did? To that the answer we have he might have brought to bear, for the ad given in substance is that, as at present advised, vantage of the public, the talent to be found I cannot see what bearing the two things have among gentlemen on this side of the House on each other.

For all political purposes, as as well as among those behind him, for the bearing on the events of 1862, you might as purpose of carrying, by a strong and united well include the question, whether we were Government, those measures which he must be right or wrong in the war of 1812."—He supconvinced are for the benefit of the country.” posed that no one would contend that the The motion for the adjournment of the House Confederates had never at any period in the was afterwards withdrawn, and the order of the struggle become entitled to belligerent rights. day proceeded with.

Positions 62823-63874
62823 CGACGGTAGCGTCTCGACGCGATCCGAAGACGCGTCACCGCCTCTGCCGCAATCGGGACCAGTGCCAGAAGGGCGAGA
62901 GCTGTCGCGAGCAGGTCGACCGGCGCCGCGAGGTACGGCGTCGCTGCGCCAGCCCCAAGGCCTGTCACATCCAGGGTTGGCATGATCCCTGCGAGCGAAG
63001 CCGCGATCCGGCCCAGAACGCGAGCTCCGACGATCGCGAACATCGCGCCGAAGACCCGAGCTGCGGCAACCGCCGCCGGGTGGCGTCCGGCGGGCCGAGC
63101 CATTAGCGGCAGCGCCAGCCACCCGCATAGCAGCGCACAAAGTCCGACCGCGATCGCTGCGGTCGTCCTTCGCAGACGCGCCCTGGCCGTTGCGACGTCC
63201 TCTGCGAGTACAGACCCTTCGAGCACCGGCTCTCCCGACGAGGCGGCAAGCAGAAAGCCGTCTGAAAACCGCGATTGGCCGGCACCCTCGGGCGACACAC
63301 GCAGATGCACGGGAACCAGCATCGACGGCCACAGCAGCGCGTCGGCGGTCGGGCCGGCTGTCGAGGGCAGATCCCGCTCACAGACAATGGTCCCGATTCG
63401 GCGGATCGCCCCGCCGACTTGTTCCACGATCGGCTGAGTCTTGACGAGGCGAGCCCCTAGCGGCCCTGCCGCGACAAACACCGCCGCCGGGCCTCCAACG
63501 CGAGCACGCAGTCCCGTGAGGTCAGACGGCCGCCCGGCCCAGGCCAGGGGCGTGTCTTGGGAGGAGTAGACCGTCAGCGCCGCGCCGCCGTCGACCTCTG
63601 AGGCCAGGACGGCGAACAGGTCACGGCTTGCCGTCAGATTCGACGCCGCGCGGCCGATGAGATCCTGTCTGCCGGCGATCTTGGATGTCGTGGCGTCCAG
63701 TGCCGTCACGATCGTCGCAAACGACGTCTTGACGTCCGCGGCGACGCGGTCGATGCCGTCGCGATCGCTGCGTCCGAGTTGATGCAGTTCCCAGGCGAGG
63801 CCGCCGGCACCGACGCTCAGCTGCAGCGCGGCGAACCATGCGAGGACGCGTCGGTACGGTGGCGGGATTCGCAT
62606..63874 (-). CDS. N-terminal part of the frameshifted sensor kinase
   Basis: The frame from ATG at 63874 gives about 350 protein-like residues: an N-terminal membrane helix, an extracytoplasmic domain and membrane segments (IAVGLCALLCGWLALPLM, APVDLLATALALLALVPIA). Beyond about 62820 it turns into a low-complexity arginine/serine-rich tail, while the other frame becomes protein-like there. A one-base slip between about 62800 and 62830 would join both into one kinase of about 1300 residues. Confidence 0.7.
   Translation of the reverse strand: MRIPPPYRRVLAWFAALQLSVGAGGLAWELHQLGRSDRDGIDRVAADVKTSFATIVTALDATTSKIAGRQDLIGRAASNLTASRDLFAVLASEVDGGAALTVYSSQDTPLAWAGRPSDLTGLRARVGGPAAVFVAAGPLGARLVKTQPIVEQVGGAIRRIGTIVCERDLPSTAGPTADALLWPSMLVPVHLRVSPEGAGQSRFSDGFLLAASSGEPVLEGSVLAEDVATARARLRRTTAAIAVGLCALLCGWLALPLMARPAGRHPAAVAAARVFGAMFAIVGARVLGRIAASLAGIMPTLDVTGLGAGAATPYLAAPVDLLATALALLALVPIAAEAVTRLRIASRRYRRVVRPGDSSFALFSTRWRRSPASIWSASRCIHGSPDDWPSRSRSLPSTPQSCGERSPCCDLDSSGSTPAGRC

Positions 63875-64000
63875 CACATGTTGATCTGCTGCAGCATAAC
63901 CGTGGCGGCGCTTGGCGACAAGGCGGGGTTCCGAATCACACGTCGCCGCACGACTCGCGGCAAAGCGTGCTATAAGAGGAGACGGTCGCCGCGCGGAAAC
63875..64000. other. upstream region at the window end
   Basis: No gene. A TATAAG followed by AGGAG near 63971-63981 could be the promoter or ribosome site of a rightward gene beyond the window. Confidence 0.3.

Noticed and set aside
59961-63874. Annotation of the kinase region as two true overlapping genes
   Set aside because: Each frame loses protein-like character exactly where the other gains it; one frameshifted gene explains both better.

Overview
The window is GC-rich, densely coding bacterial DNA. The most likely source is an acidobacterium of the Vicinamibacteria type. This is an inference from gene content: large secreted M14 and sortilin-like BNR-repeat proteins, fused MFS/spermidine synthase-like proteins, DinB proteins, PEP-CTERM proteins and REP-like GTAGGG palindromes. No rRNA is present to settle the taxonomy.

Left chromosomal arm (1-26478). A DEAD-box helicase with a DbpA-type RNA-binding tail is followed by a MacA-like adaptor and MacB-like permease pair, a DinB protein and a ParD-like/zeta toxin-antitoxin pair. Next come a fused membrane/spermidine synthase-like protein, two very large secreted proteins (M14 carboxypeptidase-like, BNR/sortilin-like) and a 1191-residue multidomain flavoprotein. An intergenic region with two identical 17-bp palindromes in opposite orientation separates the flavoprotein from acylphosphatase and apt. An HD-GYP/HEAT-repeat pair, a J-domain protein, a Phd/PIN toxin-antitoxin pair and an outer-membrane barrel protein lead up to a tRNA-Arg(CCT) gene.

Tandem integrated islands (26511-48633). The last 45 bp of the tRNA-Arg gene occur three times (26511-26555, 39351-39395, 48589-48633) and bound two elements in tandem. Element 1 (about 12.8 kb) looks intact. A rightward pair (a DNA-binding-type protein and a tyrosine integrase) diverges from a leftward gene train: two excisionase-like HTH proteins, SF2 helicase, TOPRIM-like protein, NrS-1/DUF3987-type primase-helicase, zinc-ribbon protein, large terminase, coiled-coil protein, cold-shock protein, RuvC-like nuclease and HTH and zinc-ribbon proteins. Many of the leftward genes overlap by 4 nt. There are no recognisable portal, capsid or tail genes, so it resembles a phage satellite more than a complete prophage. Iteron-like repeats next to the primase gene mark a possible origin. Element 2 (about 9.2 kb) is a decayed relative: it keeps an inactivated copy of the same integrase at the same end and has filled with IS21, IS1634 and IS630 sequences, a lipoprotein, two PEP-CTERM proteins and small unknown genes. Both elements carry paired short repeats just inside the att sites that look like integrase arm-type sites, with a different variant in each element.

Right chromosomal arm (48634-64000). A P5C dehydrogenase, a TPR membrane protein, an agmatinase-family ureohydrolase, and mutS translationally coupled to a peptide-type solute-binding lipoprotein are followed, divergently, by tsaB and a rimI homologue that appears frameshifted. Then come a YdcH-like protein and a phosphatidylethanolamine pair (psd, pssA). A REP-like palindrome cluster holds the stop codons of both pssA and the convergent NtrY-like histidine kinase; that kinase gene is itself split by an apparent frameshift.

“But if they were belligerents at some time, 5.—The second reading of the Capital Punish

and not so when recognised as such, when ments within Prisons Bill (now extended to

did they become so? Take a date that Scotland) carried by a majority of 181 to 25.

would test the question. If ever they were

belligerents, I suppose they were so after the 6.—The Premier sends the following letter celebrated battle at Bull Run.

They had (dated Downing-street) to the newspapers with then a large force in the field, for a time at reference to Earl Russell's remarks in the

least they had achieved a military superiority, House of Lords :-- "Sir, Lord Russell ob